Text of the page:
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Benzodiazepine Addiction & Treatment

Benzodiazepines are one of the most prescribed medications in the United States. Having been used for over 50 years, they are trusted and relied upon by many. However, Benzos are among the most abused and addictive prescribed medications in America.

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Benzodiazepine Addiction

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    What Are Benzodiazepines

    Benzodiazepines, also called benzos, is a schedule IV-controlled substance obtained legally by prescription. This psychoactive drug affects chemicals throughout the brain and central nervous system. The extreme ease at which physical dependency forms makes benzo’s so addictive and prime for drug abuse.

    Benzodiazepines work as a central nervous system depressant and were developed as an alternative to barbiturates. Benzodiazepines are a powerful sedative-hypnotic primarily prescribed to treat anxiety disorders, but also insomnia and alcohol withdrawal. Benzodiazepines carry a high potential for abuse and physical addiction.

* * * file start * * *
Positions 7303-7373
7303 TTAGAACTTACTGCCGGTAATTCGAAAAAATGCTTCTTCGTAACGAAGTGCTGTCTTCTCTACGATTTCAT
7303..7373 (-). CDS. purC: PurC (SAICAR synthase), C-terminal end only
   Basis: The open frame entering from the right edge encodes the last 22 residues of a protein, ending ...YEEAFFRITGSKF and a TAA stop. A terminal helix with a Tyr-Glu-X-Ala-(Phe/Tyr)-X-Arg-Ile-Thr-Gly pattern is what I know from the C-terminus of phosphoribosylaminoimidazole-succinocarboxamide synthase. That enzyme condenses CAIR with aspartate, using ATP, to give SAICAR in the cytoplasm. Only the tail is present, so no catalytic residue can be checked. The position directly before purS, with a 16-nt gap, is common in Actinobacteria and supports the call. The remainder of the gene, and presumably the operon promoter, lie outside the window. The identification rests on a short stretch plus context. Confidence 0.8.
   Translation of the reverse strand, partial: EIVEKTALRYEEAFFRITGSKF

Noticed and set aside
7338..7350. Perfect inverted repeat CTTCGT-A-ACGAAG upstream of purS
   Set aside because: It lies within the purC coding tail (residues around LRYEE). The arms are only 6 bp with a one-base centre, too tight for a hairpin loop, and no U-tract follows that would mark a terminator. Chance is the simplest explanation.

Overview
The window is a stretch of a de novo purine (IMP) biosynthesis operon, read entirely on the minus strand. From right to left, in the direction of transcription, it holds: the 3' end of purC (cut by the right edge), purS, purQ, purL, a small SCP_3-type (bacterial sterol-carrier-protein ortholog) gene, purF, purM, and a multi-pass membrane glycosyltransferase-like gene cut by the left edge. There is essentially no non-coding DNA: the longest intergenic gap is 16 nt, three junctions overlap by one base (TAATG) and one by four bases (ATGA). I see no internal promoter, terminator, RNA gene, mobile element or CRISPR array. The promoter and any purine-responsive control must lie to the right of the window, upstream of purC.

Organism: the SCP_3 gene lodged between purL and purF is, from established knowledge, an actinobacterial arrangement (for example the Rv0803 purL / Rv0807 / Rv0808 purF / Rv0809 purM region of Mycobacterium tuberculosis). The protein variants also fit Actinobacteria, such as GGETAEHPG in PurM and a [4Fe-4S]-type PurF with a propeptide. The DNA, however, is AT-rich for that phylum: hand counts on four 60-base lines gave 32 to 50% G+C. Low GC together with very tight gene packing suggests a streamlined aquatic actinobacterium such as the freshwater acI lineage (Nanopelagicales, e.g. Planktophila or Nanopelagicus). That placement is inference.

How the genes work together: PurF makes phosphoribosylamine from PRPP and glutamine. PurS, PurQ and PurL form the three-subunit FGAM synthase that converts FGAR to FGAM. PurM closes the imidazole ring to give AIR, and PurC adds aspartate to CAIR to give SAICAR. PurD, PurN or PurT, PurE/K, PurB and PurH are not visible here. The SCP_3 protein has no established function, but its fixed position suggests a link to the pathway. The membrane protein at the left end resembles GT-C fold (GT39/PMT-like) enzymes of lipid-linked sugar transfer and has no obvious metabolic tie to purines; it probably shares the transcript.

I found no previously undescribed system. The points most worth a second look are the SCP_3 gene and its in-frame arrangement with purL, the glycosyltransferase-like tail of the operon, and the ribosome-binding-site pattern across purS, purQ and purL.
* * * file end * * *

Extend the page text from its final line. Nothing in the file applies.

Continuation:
The chemical effect these medications have on brain neurons alters behavior when under their influence. Benzos cause a rapid firing of the neurons that are directly associated with anxiety and seizures. Although each type of benzodiazepine has a similar effect, they differ in the following ways:

    How fast they take effect

    The potency of their effect

    How long their effect lasts

    Common Benzodiazepines

    Xanax

    Xanax is prescribed to treat anxiety and panic disorders, usually in a time-released form for longer-lasting effects. When abused, this drug is commonly crushed and ingested to release the drug’s full potency within the body all at once. One of the strongest benzos, Xanax is highly abused and known to be fatal when over consumed.

    Ativan

    Ativan is prescribed to treat panic disorders, normally in pill or liquid form. Ativan is a particularly fast-acting benzodiazepine.

    Valium

    Valium is prescribed to treat anxiety disorders, alcohol withdrawal symptoms, and muscle spasms.

    Ambien

    Ambien is prescribed to treat sleep disorders and insomnia. Side-effects are drowsiness and sedation. Ambien is very commonly abused due to its dangers being underestimated.

    Klonopin

    Klonopin is prescribed to treat seizures and panic disorders. Substance abuse of this strong sedative may cause impaired judgment and memory loss.

    Restoril

    Restoril is prescribed for insomnia. This benzo’s side-effects include impaired judgment and memory loss.

    Librium